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Paying the Piper in Epicor E10, Kinetic & Prophet 21

Paying the Piper in Epicor E10, Kinetic & Prophet 21

Best Practices for Paying Supplier Invoices in Epicor ERP

There are many challenges when it comes to paying supplier invoices in Epicor E10, Epicor Kinetic (E11), or in Epicor Prophet 21. In simple terms, a company purchases goods from a supplier according to pre-established and carefully-specified terms. In most cases, a company needs to pay them within the specified terms, waiting as long as possible, as to keep the cash flow within the confines of the company’s banking system for as long as possible. 

But the payment must not be so late as to incur the wrath of the supplier and avoid the inconveniences that credit hold will place on subsequent purchases. And the company may elect to take advantage of an early payment discount, if one exists.

Sounds simple enough. But a company also must ensure that invoices are accurate. The amount invoiced must correspond to the quantities that were actually delivered. Some many-to-one complexities muddle the water a bit, given that a supplier invoice may cover several purchase orders and that each PO could be dozens or even hundreds of lines in length.

Supplier Invoices Epicor Kinetic ERP Cloud

Automating the Three-Way Matching Process

At this point, we haven’t even begun to validate the amount that was on the original purchase order. Such is the magic of the three-way match: cross-referencing the information that was on the PO with the information on the receipt and matching both of these with the invoice from the supplier.

The matching process differs by company, as many companies have different rules and tolerances that govern the matching process. This can make the process laborious and time consuming for accounts payable staff, and it’s not uncommon for many accounting departments to spend inordinate amounts of time matching invoices and cutting checks for routine purchases. 

Given that the three-way matching process is largely mechanical in nature, one would think that it could be automated. But what would it look like for a system to perform some of the heavy lifting, allowing your AP staff to focus on the critical few problems, without having to grind thought the invoices that went through without a hitch?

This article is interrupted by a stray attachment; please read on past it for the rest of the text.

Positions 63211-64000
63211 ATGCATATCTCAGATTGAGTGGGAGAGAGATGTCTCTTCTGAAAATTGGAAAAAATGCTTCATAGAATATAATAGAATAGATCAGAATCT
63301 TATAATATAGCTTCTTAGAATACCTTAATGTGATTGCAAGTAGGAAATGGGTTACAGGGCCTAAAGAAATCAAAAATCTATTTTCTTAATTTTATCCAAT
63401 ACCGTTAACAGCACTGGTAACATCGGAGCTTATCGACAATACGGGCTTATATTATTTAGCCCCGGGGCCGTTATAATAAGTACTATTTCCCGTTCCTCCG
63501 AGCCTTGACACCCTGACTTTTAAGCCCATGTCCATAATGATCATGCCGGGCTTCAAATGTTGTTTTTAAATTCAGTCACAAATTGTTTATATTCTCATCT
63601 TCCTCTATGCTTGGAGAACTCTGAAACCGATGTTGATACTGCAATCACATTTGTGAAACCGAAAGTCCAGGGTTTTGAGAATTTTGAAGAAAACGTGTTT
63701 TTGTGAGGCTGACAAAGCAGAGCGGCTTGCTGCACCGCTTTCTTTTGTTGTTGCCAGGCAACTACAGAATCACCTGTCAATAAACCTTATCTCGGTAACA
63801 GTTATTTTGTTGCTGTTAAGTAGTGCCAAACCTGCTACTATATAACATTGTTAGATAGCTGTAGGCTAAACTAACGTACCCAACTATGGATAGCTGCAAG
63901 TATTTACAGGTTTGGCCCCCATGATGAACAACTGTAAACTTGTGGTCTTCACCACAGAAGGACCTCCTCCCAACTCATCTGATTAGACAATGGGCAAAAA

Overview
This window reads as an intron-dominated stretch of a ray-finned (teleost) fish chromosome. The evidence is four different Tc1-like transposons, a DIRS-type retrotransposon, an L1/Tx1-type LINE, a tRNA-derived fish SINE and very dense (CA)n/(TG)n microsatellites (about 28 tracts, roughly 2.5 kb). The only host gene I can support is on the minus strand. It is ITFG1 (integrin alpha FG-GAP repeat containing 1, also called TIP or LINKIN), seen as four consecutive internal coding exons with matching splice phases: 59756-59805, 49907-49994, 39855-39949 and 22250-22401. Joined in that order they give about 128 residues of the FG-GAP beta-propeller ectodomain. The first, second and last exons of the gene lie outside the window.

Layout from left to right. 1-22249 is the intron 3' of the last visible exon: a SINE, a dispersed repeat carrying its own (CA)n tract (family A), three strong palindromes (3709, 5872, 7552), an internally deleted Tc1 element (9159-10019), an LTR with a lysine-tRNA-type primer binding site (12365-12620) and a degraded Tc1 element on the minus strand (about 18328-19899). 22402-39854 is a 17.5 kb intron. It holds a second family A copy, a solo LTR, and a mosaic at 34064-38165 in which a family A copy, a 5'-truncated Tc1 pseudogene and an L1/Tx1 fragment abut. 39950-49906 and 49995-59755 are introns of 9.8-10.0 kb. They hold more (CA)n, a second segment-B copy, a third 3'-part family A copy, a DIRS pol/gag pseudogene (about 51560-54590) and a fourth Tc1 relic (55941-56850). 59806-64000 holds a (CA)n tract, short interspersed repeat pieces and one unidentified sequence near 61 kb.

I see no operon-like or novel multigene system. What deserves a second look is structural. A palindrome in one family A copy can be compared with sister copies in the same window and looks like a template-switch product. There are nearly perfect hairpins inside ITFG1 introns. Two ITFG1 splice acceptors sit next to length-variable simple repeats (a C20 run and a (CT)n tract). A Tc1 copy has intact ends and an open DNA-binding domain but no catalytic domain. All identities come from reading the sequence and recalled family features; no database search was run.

• Firstly, the system would need to read the invoice. It would need to read and digitize supplier invoices, whether they’re sent as PDFs Word documents, or in some other format.
  • Secondly, it would need to validate the invoice. It would need to review the past POs and match the invoice lines with the corresponding PO lines, whether they come from multiple Purchase Orders or a single PO.
  • Thirdly, they’d need to perform the three-way match. Using the rules that your company has configured, the system would need to compare line items from the purchase order, the invoice, and the actual receipt of goods.
  • Finally, the system would need to generate payment vouchers with the click of a button.

The benefits of such a system should be self-evident. Automation works to secure your supplier relationship, while minimizing invested time and effort. Moreover, such a system would be the kind of repetitive and rigorous data-driven analytical work that computers are made to do:

  • Processing matched invoices
  • Kicking out exceptions

Automation allows skilled staff to focus on the real work, not the grunt work. 

Are you in search of such a solution? Our supply chain automation partner SourceDay will be presenting a webinar entitled “3-Way Matching Success Through AP Automation” with Epicor ERP software solutions expert Jim Frye.  

SourceDay Logo

The webinar will focus on the final stage of the purchase order process: paying supplier invoices. Anyone who’s navigated the perils of accounts payables in Epicor knows the burden of matching purchase orders and invoices. There has to be a better way!

Join Epicor ERP expert Jim Frye to learn how SourceDay helps Epicor customers reduce the time and effort it takes to pay supplier invoices, resulting in early payment discounts, efficiency gains, and hard cost savings. The webinar will cover the following:

The challenges of paying supplier invoices in Epicor
The measurable benefits of faster invoice payment
How to increase operational efficiency and automation

Learn more about Epicor software by attending an EstesGroup Summit! Whether you’re a small business or a global manufacturer or distributor, our world-class enterprise resource planning (ERP) consultants can help you with everything from raw materials management to ERP cloud migration. Our Epicor consulting team can help you move from the paper based systems of the past to the cloud based applications of the future.

Brad Feakes SVP of Professional Services

BRAD FEAKES

SVP or Professional Services

EstesGroup

Jim Frye SourceDay Epicor Expert

JIM FRYE

Enterprise Sales Director & In-House Epicor ERP Expert

SourceDay

Phillip Pavelka SourceDay Supply Chain Expert

PHILLIP PAVELKA

Solutions Engineer

SourceDay

Scaling Up & Scaling Out in a P21 Ecosystem

Scaling Up & Scaling Out in a P21 Ecosystem

P21 System Performance in Accordance

When deploying any enterprise-level application such as Epicor’s Prophet 21 ERP, system performance is an extremely important consideration, one that can have significant impact on the successful use of the application. Memory allocation, transaction logging, network connections and a litany of other factors can affect the user community’s experience of the application. Failures in any one of these areas can bring an application to a grinding halt. This is certainly the case in a P21 environment.